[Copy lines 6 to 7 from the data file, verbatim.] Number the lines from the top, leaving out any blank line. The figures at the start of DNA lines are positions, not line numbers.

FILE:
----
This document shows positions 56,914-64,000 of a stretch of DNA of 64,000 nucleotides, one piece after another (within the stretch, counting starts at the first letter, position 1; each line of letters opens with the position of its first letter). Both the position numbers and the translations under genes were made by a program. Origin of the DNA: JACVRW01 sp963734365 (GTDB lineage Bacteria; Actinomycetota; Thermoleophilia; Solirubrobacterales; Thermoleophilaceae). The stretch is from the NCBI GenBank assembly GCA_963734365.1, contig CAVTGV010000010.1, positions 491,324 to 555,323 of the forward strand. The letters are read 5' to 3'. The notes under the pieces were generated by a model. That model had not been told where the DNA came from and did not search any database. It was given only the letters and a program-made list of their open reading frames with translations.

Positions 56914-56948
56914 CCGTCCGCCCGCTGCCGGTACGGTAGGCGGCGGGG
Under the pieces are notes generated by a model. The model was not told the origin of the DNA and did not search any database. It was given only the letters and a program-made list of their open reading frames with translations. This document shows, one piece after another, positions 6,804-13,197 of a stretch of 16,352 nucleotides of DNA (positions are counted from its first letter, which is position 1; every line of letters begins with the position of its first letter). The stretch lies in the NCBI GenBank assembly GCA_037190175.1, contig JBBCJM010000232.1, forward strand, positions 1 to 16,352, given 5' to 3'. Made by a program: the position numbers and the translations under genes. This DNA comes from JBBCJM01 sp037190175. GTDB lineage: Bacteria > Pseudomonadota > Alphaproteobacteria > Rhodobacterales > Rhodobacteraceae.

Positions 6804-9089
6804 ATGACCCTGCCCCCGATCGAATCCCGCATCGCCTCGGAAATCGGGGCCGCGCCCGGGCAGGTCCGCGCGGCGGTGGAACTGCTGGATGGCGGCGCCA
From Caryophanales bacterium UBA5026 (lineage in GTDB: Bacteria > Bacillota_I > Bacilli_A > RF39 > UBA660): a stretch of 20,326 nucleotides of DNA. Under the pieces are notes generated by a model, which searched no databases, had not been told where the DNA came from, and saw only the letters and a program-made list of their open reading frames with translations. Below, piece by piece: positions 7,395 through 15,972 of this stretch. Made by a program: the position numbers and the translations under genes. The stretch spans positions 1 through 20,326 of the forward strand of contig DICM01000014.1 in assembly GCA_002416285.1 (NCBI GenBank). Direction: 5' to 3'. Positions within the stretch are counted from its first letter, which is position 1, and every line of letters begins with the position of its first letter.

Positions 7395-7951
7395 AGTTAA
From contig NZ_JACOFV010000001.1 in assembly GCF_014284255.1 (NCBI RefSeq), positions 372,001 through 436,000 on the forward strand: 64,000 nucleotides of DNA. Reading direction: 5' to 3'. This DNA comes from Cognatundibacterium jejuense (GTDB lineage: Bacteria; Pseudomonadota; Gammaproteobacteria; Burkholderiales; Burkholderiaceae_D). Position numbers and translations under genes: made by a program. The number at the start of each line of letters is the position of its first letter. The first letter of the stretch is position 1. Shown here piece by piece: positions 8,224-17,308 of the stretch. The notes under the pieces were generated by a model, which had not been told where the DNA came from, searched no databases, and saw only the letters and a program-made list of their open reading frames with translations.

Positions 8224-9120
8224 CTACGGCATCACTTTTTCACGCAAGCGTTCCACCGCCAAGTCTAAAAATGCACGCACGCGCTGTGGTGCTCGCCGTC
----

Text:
6804 ATGACCCTGCCCCCGATCGAATCCCGCATCGCCTCGGAAATCGGGGCCGCGCCCGGGCAGGTCCGCGCGGCGGTGGAACTGCTGGATGGCGGCGCCA
From Caryophanales bacterium UBA5026 (lineage in GTDB: Bacteria > Bacillota_I > Bacilli_A > RF39 > UBA660): a stretch of 20,326 nucleotides of DNA. Under the pieces are notes generated by a model, which searched no databases, had not been told where the DNA came from, and saw only the letters and a program-made list of their open reading frames with translations. Below, piece by piece: positions 7,395 through 15,972 of this stretch. Made by a program: the position numbers and the translations under genes. The stretch spans positions 1 through 20,326 of the forward strand of contig DICM01000014.1 in assembly GCA_002416285.1 (NCBI GenBank). Direction: 5' to 3'. Positions within the stretch are counted from its first letter, which is position 1, and every line of letters begins with the position of its first letter.